On Sunday 26 January 2014, BBC1's ethics and beliefs discussion show, The Big Questions, features a special edition recorded at Oasis Academy MediaCityUK in Salford, where presenter Nicky Campbell will be asking just one Big Question: Is war ever just?
The videos and photos showing children suffering and dying in what appears to be a poison gas attack in a Damascus suburb shock the conscience and may serve as just cause for taking military action says Tobias L. Winright. However, when invoking the 'just war' tradition, as some have, directly and indirectly, other criteria must also be met for an intervention to be justified. They are not being so met.
Starting with a citation from a distinguished Mennonite scholar who constructively engaged Just War perspectives from a pacifist Christian one, Catholic theological ethicist Tobias Winright sets out the issues in relation to the current crisis over Syria. He does not see how military intervention can be morally justified on the full range of criteria.
Last week I recorded a radio interview with Vatican Radio's Susy Hodges focusing on issues around foreign military intervention in Libya: is it morally justified and what are its implications for the wider region? What is the end game and how is all this likely to impact on the often embattled Christian minorities in the Middle Eastern region?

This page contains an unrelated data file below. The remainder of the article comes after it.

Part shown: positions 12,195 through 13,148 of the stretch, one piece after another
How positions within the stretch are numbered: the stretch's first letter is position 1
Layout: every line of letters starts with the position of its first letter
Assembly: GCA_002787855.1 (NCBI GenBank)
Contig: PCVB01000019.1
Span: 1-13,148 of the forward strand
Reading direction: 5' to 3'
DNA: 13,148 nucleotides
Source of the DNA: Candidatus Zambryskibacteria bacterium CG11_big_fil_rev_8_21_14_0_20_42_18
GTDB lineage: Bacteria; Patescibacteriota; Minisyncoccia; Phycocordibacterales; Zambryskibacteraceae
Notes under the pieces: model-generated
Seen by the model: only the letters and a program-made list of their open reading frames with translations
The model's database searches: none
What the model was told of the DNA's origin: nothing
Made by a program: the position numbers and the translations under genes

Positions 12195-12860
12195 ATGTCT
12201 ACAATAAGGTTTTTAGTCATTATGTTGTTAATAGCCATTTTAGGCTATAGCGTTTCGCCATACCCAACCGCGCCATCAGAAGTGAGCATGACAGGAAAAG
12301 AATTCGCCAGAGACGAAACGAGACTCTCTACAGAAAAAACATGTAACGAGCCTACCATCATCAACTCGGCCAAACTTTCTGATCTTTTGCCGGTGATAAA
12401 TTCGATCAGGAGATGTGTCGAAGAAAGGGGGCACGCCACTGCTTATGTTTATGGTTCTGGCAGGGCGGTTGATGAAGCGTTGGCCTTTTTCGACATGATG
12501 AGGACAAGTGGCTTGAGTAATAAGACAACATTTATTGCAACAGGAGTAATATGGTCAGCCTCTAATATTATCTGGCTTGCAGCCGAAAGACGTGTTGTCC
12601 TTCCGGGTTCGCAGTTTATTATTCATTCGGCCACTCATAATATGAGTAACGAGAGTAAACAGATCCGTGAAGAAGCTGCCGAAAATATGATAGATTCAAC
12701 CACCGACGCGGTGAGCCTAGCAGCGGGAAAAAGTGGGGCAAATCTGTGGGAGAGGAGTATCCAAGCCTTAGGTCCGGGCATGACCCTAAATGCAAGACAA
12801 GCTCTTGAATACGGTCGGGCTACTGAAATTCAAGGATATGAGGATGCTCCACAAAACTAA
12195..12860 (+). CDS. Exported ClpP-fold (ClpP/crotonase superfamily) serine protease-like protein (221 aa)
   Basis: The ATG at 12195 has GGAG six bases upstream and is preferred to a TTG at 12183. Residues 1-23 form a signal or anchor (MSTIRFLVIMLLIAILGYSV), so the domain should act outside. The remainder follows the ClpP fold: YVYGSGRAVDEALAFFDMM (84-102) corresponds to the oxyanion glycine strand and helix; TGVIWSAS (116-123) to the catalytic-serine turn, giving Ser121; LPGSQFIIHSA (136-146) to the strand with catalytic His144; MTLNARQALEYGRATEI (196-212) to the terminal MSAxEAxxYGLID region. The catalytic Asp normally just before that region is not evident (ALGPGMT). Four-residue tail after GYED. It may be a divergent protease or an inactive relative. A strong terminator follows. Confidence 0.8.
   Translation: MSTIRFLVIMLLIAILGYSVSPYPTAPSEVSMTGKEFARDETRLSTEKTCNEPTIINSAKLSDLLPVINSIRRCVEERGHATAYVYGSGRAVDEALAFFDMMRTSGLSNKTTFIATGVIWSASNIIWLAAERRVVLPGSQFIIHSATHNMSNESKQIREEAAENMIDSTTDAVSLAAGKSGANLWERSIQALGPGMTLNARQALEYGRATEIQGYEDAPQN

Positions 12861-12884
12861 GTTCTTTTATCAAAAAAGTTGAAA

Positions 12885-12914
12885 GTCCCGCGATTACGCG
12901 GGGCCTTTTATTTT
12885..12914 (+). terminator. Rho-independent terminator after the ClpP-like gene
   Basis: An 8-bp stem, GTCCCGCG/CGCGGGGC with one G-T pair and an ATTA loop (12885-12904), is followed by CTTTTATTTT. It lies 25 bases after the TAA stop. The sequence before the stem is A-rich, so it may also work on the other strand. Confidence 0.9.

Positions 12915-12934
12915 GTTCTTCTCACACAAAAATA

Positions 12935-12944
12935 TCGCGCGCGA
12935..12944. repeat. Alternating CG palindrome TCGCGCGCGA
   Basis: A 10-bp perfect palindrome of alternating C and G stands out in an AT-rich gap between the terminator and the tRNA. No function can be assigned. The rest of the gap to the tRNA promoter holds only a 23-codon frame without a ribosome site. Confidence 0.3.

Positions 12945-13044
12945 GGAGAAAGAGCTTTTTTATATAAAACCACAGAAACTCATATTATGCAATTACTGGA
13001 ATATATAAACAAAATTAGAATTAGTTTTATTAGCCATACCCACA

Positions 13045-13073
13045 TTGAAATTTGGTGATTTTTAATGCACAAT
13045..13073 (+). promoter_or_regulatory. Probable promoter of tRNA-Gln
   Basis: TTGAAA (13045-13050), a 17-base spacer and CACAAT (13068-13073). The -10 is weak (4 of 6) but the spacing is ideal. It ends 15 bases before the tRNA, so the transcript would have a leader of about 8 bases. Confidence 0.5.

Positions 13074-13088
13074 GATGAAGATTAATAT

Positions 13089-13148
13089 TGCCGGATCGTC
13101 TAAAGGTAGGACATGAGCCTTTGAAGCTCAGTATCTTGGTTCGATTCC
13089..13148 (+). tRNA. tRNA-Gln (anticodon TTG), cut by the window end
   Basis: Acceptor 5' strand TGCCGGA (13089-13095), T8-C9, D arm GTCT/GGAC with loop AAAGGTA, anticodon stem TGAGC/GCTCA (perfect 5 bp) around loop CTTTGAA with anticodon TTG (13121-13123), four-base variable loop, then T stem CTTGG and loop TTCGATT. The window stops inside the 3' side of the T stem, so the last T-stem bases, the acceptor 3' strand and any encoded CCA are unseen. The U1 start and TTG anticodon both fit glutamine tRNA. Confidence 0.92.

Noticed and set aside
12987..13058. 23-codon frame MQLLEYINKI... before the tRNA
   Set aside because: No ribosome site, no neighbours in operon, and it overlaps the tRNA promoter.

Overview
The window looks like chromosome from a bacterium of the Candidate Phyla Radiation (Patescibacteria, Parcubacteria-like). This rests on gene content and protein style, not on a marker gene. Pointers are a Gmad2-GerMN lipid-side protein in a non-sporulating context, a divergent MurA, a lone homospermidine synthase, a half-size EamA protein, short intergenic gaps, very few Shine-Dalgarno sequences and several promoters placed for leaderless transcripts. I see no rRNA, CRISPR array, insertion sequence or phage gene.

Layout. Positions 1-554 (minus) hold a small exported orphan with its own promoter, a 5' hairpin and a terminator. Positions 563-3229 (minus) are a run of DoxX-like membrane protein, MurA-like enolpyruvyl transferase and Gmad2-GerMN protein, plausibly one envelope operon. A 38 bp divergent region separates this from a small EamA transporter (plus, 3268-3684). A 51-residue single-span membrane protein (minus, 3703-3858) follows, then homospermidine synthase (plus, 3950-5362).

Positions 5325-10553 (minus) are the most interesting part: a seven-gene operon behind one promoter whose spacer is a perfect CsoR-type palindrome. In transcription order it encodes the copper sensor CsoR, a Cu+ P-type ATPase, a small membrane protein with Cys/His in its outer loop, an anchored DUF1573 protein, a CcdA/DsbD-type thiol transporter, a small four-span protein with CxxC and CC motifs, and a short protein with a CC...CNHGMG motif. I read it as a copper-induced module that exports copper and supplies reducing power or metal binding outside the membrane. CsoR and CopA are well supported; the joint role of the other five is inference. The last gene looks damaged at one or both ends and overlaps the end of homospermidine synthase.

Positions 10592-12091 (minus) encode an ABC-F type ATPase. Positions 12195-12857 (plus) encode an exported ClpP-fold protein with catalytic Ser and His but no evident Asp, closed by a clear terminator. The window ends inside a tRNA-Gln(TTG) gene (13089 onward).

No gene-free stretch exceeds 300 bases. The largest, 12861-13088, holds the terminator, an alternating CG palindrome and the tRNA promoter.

Without seeking to draw explicit conclusions about the current conflict in and over Libya, Harry Hagopian offers some observations and questions about what is going on, and proposes a cautious hopefulness about the 'Arab spring', even in the midst of winter.
"Sex and violence" is a hot-button phrase that if often used without thinking. But what do sex and violence really have to do with one another? Christians should be untangling the connection between them, but instead we seem to be contributing to the confusion.
Some Christians throw around the word "sin" fairly unthinkingly, while others have become rather embarrassed by it. To talk about "sin" clearly and justly, we need to address the confusion of both society and churches around two major issues - sex and violence.
In his Nobel Peace Prize speech, President Obama deftly distanced himself and his office from pacifist traditions as a President with responsibilities consistent with empire must do, says Gene Stoltzfus. But the challenge of peacemaking goes deeper than political machinations.